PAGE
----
Hanabusa Motohide

花房職秀

Hanabusa Clan

Bushō

Bizen Province

Lifespan:  Tenbun 18 (1549) to 2/11 of Genna 3 (1617)

Rank:  bushō; lord of Kōjinyama Castle

Lord:  Ukita Naoie → Ukita Hideie → Tokugawa Ieyasu

Clan:  Hanabusa

Father:  Hanabusa Motokatsu

Siblings:  Motozumi, Motohide, Katsumoto

Wife:  Daughter of Nukata Mikawa-no-kami

Children:  Motonori, Sakakibara Motonao

Hanabusa Motohide served as a bushō from the Sengoku to earlier Edo periods.  Motohide was a retainer of the Ukita clan of Bizen Province and served as lord of Kōjinyama Castle in Mimasaka Province.

Motohide was born in 1549 as the son of Hanabusa Motokatsu, a sengoku daimyō and retainer of the Ukita clan of Bizen.  The Hanabusa clan may have descended from the Sewa-Genji clan but it is not certain.  A courageous warrior skilled in the military arts, he deployed for numerous battles for the Ukita beginning in 1567 as the commander of a troop of foot soldiers.  In 1569, Motohide clashed with Hoida Motokiyo, the fourth son of Mōri Motonari, in respect to Bitchū Province.  In 1570, he built Kōjinyama Castle and was assigned governance of Mimasaka Province.  From 1577, Motohide engaged in battle against the Akamatsu and Uragami clans.  In 1579, upon orders from his lord, Ukita Naoie, he attacked and decimated Gotō Katsumoto at Mitsuboshi Castle in Mimasaka.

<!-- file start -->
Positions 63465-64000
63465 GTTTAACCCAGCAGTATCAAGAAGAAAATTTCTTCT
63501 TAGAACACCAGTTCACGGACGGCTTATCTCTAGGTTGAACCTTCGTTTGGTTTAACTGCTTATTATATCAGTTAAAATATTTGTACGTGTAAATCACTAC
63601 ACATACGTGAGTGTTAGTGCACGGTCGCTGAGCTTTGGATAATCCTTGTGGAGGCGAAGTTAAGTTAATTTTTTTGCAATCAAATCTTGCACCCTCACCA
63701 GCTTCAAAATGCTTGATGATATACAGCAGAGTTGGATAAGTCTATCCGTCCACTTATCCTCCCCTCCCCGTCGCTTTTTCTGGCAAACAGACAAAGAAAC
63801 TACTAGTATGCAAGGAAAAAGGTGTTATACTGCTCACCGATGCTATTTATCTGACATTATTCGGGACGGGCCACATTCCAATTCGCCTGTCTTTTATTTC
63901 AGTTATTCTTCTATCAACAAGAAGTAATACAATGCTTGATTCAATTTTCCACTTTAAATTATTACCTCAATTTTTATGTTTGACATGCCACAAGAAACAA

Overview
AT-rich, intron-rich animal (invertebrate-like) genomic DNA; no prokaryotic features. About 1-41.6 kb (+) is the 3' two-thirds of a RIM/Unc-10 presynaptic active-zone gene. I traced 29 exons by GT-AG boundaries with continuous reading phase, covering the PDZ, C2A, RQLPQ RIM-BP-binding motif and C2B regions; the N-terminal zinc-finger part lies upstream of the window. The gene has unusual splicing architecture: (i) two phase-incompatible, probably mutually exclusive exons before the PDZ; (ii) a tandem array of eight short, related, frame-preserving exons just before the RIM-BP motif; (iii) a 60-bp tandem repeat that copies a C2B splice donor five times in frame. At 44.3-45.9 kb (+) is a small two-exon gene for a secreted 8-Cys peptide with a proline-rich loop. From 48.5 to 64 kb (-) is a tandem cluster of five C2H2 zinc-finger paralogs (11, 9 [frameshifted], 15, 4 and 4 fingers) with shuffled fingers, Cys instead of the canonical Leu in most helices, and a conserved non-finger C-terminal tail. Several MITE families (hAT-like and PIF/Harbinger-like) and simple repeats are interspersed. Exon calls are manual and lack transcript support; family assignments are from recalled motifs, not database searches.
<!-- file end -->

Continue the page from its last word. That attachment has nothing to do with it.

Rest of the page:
Thereafter, the Ukita clan became subordinate to the allied forces of Oda Nobunaga and Toyotomi Hideyoshi.  In 1590, Motohide participated in the Odawara seibatsu, or the Conquest of Odawara, on behalf of the Toyotomi clan.  Motohide took no concern of what others thought and admonished those around him.   During the Conquest of Odawara, he indulged in artistic pursuits including drama and performances at Ishigaki Castle near Odawara in Sagami Province, which served as a base for the campaign.  After failing to engage in any attacks on an enemy castle, he was reproached by Toyotomi Hideyoshi at the castle entrance and told to dismount from his horse.  Motohide responded without hesitation that there is no need to dismount for a cowardly general.  Just as he was about to be slayed, his lord, Ukita Hideie, intervened and instead he gained favor with Hideyoshi, even receiving an increase in his stipend.  In 1595, Motohide admonished Hideie for depending upon Osafune Tsunanao for which he as almost killed.  On this occasion, he was saved owing to mediation by Hideyoshi, and through the offices of Tokugawa Ieyasu, was assigned to Satake Yoshinobu in Hitachi Province.  This incident may have been an indirect cause for the Ukita sōdō, or Ukita Disturbance, that occurred in 1599.

In 1600, Motohide participated in the Battle of Sekigahara for the eastern army under Tokugawa Ieyasu.  He was awarded a fief of 8,000 koku and designated the elevated status of a hatamoto-yoriai, or senior advisor of the Edo bakufu.  In 1614, an aged Motohide joined in the Siege of Ōsaka, giving orders while riding about in a palanquin.  Each year, he sent twenty sacks of rice to Ukita Hideie, his former lord, after Hideie was exiled to Hachijōjima, an island off of the Izu Peninsula.  Motohide died in 1617, and was succeeded by his son, Sakakibara Motonao, who adopted the Sakakibara surname and served for the Edo bakufu as a commissioner in Nagasaki.